Skip to Main Content
Wood decay fungiAuthor(s): Grant T. Kirker
Source: John Wiley & Sons, Ltd: Chichester. 1-6.
Publication Series: Scientific Journal (JRNL)
Station: Forest Products Laboratory
PDF: Download Publication (1.0 MB)
DescriptionWood decay fungi are any species of fungi that utilise the structural components of wood as a source of nutrients. They comprise a very diverse group and have a worldwide distribution normally wherever trees are found. Wood decay fungi are vital to ecosystem functioning as they facilitate the decomposition of woody materials into soil. Wood decay fungi are also major contributors to damage to wood in service in both residential and industrial applications, leading to estimated $1B in losses annually. Wood decay fungi have also been exploited for use in industrial processes ranging from product development to waste breakdown. This article focuses on the taxonomic and physiological diversity of wood decay fungi and their importance both on economic and environmental scales.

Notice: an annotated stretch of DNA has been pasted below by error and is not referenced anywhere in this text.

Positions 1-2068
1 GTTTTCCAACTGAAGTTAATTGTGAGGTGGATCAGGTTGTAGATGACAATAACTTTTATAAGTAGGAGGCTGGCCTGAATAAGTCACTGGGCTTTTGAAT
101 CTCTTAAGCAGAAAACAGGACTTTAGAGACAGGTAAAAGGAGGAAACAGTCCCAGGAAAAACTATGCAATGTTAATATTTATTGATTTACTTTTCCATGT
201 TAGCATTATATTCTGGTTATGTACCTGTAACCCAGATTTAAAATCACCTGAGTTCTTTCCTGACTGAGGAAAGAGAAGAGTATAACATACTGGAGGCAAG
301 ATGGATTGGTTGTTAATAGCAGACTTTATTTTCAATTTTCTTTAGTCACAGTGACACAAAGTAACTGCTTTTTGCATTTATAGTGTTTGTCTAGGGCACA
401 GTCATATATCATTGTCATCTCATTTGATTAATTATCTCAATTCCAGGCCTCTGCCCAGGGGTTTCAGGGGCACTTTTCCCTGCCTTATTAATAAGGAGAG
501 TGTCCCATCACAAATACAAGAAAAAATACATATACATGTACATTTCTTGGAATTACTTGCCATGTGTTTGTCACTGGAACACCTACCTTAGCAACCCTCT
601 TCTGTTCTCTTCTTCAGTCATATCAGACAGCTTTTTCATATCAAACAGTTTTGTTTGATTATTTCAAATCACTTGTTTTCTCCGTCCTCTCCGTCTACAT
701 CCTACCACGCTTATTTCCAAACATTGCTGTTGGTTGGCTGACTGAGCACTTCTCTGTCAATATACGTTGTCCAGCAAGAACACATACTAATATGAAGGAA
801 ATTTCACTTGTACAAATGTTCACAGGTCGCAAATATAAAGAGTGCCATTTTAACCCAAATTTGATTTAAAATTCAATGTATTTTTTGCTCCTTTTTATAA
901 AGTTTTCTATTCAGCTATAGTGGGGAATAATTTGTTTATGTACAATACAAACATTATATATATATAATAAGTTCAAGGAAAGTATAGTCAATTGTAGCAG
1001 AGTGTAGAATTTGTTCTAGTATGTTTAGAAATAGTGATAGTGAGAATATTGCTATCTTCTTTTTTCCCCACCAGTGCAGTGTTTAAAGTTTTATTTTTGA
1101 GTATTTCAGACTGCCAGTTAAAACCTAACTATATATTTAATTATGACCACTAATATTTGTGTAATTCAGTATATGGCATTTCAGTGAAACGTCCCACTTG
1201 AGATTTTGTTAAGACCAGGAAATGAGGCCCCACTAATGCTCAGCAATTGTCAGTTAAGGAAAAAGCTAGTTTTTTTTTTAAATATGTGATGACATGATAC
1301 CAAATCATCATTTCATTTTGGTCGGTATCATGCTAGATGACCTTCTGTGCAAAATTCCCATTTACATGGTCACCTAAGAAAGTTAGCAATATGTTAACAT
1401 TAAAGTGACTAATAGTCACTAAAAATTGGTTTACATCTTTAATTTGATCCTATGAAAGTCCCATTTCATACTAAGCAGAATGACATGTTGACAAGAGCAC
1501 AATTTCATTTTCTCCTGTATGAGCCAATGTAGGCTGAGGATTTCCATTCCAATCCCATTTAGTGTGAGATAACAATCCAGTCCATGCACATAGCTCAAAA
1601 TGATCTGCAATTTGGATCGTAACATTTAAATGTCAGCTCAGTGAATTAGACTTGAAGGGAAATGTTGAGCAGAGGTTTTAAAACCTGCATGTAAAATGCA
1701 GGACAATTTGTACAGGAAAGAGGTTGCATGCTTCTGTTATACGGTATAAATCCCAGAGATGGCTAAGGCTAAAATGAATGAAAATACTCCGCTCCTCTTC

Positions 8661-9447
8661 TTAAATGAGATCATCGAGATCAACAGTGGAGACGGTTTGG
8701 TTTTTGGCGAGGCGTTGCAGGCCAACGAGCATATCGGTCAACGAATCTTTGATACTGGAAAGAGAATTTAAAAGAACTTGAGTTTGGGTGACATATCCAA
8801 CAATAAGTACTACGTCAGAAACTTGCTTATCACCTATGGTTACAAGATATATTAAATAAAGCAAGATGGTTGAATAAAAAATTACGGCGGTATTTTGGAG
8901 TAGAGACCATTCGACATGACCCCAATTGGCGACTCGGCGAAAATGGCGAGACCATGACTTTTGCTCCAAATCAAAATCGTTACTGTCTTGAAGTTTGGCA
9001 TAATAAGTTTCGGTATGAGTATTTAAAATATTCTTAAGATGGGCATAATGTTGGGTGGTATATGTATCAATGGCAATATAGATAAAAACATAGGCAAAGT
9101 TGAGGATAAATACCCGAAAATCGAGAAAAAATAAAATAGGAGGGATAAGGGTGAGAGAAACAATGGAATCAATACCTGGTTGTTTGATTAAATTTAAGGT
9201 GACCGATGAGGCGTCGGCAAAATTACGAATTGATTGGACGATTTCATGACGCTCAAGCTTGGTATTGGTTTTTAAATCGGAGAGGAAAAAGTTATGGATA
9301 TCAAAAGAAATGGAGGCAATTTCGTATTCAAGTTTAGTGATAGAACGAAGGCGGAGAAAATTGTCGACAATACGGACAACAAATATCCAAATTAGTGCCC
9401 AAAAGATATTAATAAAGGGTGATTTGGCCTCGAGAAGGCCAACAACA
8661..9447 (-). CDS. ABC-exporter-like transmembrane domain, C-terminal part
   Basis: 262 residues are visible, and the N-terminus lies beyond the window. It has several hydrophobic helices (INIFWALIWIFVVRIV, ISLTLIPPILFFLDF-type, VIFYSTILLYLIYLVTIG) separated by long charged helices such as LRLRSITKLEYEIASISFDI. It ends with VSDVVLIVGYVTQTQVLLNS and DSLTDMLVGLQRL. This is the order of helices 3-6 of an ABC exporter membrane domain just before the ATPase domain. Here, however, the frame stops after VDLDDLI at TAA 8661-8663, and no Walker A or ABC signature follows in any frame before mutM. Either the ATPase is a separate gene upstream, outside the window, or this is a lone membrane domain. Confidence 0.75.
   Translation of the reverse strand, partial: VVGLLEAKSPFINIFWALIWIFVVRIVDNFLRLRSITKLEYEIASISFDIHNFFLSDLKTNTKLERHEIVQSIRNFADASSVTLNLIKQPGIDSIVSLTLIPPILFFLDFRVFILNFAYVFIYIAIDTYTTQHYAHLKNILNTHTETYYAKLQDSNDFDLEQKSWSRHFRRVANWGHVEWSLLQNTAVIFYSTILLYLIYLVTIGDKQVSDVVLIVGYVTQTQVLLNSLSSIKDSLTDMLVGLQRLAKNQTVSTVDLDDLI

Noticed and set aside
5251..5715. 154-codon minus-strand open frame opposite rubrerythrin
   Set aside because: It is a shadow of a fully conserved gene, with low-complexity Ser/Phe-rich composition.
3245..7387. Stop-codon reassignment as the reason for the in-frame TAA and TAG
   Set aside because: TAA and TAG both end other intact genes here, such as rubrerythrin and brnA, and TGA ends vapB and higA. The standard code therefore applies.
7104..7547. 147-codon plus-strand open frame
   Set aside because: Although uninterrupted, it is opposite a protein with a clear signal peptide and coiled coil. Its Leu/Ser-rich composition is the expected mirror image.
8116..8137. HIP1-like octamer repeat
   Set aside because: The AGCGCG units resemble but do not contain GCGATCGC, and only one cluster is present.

- We recommend that you also print this page and attach it to the printout of the article, to retain the full citation information.
- This article was written and prepared by U.S. Government employees on official time, and is therefore in the public domain.
CitationKirker, Grant T. 2018. Wood decay fungi. John Wiley & Sons, Ltd: Chichester. 1-6.
KeywordsWood decay fungi, biodeterioration, nutrient cycling, ecosystem services, industrial processes
- Preliminary evaluation of storax and its constituents: Fungal decay mold and termite resistance
- Effect of burgundy solid extracted from Eastern Red Cedar heartwood on subterranean termites and Wood-decay fungi
- A review of the role of fungi in wood decay of forest ecosystems
XML: View XML